The World Bank has approved a $90 million loan to Ukraine to help buy vaccines to combat the Covid-19 pandemic, the Bank reported. Designed to help Ukraine vaccinate 10 million people, about one third of all adults, the program will also help pay for improvement in the infrastructure for storage and logistics of vaccines.

With modest borrowing needs for the week, the Finance Ministry auctioned only $51.6 million in hryvnia bonds last week, the Ministry reported on its Facebook page. Coming after the settlement of the government’s $1.25 billion Eurobond issue at a historically low interest rate of 6.876%, yields were virtually unchanged.  Unchanged were 6-month bonds at 9% and 1-year bonds at 11.2%. Three-year bonds moved up two basis points, to 12.3%.

Dnipro River transportation is off to a strong start this year, increasing by 62% to 3.1 million tons during the first four months of this year, compared to January-April last year. Aided by a longer season, more vessels, and government incentives to reduce trucks, the number of barge trips doubled, to 3,465 so far this year. The cargo breakdown is: construction materials – 63%; grain – 26%; and metals – 11%. Last year, Dnipro cargo fell by 5%, to 11.25 million tons.

Belarus Steel Works plans to ship steel this summer down the Pripyat River, past Chornobyl, down the Dnipro, across the Black Sea and up the Danube to Smederevo, Serbia. The plan by Belarusian Sea Shipping Company was facilitated by dredging of Ukraine’s 65 km portion of the Pripyat River last year. The work was undertaken by the Ukrainian Sea Ports Authority, to allow the start this summer of Chornobyl tour boats from Kyiv. Belarus, a landlocked country, has improved navigation on its portion of the Pripyat. This is a first step in the E40 Waterway, a project designed to give Belarus river outlets to the Black and Baltic Seas.

Ukraine’s first flights to Saudi Arabia will commence next month when Flynas, Saudi’s low cost carrier, starts flying three times a week between Riyadh and Kyiv Boryspil. The flight on an Airbus A-320 will take five hours, reports Avianews.

Wizz Air Abu Dhabi, a new unit of the Budapest-based low cost carrier, will start flights from Abu Dhabi to Odesa on June 5 and to Kyiv Boryspil on July 1. The Abu Dhabi-based airline will fly to Kyiv three times a week, using an Airbus A321neo. This long-range Airbus is too big to land on the runway at Kyiv Sikorsky, Wizz Air’s Kyiv hub.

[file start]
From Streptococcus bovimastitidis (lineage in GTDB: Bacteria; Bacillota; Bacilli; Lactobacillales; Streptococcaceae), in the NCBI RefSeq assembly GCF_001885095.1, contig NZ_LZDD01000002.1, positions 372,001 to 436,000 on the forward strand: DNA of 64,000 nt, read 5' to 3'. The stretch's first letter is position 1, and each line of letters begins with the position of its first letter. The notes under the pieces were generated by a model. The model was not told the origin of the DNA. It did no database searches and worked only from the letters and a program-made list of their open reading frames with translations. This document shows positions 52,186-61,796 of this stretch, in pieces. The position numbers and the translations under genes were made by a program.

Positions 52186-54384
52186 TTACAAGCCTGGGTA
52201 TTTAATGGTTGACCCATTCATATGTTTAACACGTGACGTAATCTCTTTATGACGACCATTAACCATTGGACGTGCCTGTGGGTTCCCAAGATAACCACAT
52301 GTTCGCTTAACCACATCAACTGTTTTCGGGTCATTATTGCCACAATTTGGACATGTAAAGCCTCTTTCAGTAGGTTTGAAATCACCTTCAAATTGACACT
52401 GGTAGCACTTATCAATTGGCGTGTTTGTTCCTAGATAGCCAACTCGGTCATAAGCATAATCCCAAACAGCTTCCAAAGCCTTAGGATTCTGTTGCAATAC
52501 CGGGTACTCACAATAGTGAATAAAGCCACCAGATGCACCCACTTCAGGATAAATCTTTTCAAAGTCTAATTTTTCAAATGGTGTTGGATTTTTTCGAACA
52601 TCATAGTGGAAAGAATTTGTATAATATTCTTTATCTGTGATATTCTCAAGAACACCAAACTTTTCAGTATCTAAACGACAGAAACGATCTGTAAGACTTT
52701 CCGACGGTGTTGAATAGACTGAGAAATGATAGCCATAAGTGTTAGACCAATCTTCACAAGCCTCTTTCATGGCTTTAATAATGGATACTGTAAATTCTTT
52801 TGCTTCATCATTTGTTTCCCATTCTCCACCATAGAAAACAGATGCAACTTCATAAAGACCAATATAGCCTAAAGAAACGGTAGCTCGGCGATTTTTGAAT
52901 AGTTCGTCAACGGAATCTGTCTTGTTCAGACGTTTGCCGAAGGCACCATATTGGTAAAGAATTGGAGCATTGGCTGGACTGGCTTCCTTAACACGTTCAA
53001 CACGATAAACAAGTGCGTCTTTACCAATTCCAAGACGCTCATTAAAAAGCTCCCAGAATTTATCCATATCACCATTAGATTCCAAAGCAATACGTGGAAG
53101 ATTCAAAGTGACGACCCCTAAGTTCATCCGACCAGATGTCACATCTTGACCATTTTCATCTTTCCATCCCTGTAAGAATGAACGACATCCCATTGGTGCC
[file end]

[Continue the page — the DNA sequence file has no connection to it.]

UIA inaugurates flights next month between Kyiv Boryspil and Ras al-Khaimah, the fifth largest of the seven kingdoms of the United Arab Emirates. Ras Al Khaimah’s airport is a 40-minute drive from Dubai city and a three-hour drive from Abu Dhabi.



  • Cargill to Invest $75 Million in Canadian Iron Mine
  • VR Capital’s €59 Million Wind Park Starts Generating Power
  • Solar Producers Default, Sue
  • New Bridge Over Dniester Will Bring Kyiv Closer to Moldova
  • Summer Tourism: EU Prepares to Welcome Vaccinated Ukrainians


Cargill Metals has agreed to invest US$75 million in a Canadian major iron mining project in Kriviy Rih. In the deal Cargill, a major international iron ore trader, has agreed to take 4 million tons of iron ore from the Shymanivske mine, reports Black Iron Inc. “We are very pleased to help finance Black Iron’s Shymanivske Project,” Lee Kirk, managing director of Cargill Metals, said, noting environmental benefits. Black Iron’s CEO Matt Simpson released a statement saying: “Black Iron’s planned 68% iron content magnetite pellet feed is in the top 4% of global production by iron content and is anticipated to reduce emissions generated in the production of steel by an estimated 30%.”

With world demand strong for iron ore, grain and coal, bulk cargo shipping rates have hit 11-year highs, Interfax-Ukraine reports, citing the Baltic Dry Freight Cost Index. In the last month, some rates have jumped by 50% percent. At Ukraine’s ports, bulk exports account for about 75% of cargo volumes.

London-based VR Capital’s Elementum Energy has started commercial operation of its €59 million, 40MW wind energy Dnistrovska wind park, on the Dnister estuary in Odesa region. The 4MW GE turbines are the largest in operation in Ukraine today. Each of the 10 towers rises 131 meters high, about four stories short of Kyiv’s Parus Business Center. Elementum Energy and American developer Ukraine Power Resources are building a second, 60 MW phase of Dnistrovska, which is to be commissioned one year from now.

Richard Deitz, President of VR Capital Group Ltd, said: “Despite the ongoing challenges in the renewable energy industry in Ukraine, we believe that these growing pains will be successfully managed.  Green energy is destined to play a growing role in the Ukrainian energy sector.”

Peter A. Gish, founding CEO of Ukraine Power Resources, said: Ukraine has an extraordinary land resource which is compatible with large scale renewable energy.  We look forward to building our next wind project.”

Several solar power producers intend to sue Ukrenergo, the state run transmission system operator, for ‘illegally’ restricting production of wind and solar power this spring, says Artem Semenyshyn chairman of the Solar Energy Association of Ukraine, reports The problem of ‘over production’ by solar plants is to sharpen in the summer, typically the peak solar power production season.